Villagers in Cressage say they feel ‘frustrated and limited’ after their public footpaths have become impassable through lack of maintenance by Shropshire Council and landowners, despite pleading with the local authority to help.
Local Parish Councillor Rob Davies says “Tthe community has miles and miles of beautiful green open spaces, including the Severn Way, one of the most stunning walks in the Country which follows Britain’s longest river, and yet they can’t enjoy it because of lack of access through poorly maintained footpaths’”
Maria Richards who lives in Cressage told her story – “I set out on a beautiful morning to enjoy the countryside on a public footpath from my home in Cressage. I attempted to follow three different paths and all were impassable due to being overgrown with brambles, nettles, long grass etc and, in one case, because the ‘bridge’ did not reach the full way across the stream.”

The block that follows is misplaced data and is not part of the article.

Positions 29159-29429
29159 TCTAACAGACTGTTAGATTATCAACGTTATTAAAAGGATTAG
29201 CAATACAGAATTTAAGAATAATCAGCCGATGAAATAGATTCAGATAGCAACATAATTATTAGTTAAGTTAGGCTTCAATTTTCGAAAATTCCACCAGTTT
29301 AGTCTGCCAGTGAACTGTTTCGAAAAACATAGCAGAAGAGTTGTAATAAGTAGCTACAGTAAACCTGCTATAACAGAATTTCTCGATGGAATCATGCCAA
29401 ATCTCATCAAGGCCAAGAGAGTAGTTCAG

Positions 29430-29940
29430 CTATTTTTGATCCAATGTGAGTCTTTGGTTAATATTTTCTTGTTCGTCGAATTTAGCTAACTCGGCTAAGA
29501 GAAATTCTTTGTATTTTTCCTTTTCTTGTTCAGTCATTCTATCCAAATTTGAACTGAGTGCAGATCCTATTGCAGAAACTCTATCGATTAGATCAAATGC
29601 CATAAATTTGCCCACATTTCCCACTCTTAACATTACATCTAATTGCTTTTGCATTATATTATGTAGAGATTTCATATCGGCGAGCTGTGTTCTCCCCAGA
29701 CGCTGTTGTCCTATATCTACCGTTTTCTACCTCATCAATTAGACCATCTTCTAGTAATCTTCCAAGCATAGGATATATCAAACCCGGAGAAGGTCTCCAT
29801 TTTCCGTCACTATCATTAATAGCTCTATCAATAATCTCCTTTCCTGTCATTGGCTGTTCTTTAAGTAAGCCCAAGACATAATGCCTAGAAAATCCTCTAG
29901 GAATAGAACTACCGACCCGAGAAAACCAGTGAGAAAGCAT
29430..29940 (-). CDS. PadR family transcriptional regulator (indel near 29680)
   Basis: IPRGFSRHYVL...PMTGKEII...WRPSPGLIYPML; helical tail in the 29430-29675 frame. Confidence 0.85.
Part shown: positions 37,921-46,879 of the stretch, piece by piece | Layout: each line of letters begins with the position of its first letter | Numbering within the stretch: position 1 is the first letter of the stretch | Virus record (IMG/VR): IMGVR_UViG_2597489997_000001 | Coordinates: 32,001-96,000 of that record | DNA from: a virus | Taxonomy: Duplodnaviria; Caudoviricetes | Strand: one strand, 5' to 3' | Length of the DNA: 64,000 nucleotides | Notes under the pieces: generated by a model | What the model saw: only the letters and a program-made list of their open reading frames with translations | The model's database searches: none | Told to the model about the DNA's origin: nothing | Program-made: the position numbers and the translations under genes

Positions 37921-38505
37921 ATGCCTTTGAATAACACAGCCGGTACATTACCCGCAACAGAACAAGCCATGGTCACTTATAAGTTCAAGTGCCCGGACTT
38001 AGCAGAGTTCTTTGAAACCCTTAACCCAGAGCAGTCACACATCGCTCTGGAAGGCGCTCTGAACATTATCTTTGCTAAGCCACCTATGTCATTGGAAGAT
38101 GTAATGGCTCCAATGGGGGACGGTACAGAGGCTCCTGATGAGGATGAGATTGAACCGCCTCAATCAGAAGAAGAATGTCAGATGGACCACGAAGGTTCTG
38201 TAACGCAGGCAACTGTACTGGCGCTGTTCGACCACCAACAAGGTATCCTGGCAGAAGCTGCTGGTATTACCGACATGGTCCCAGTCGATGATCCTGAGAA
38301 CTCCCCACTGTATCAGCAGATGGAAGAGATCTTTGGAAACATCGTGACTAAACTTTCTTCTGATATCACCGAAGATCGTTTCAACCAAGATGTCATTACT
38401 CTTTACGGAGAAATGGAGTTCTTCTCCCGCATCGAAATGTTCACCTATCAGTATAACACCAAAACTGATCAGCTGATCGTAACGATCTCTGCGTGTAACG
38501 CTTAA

Maria explains, “This is such a shame as we are all being encouraged to get out and enjoy the countryside more but cannot do so as it is unnecessarily inaccessible. A landowner has, I believe, a duty to maintain the path so that it can be used by the public. I hope action can be taken so that the public can enjoy the paths as they are described to be.”
Mr Davies says he has raised the issue directly with Shropshire Council and via the Parish Council but nothing has improved, and footpaths are still inaccessible and, in some cases, even dangerous.
He said: “The law is clear that obstructing a public right of way is a criminal offence. The highway authority (Shropshire Council) has the right to demand the removal of any obstruction. As well as this, Landowners must meet all their legal obligations regarding maintenance of public rights of way to claim Basic Payment Scheme (BPS) payments under cross-compliance.”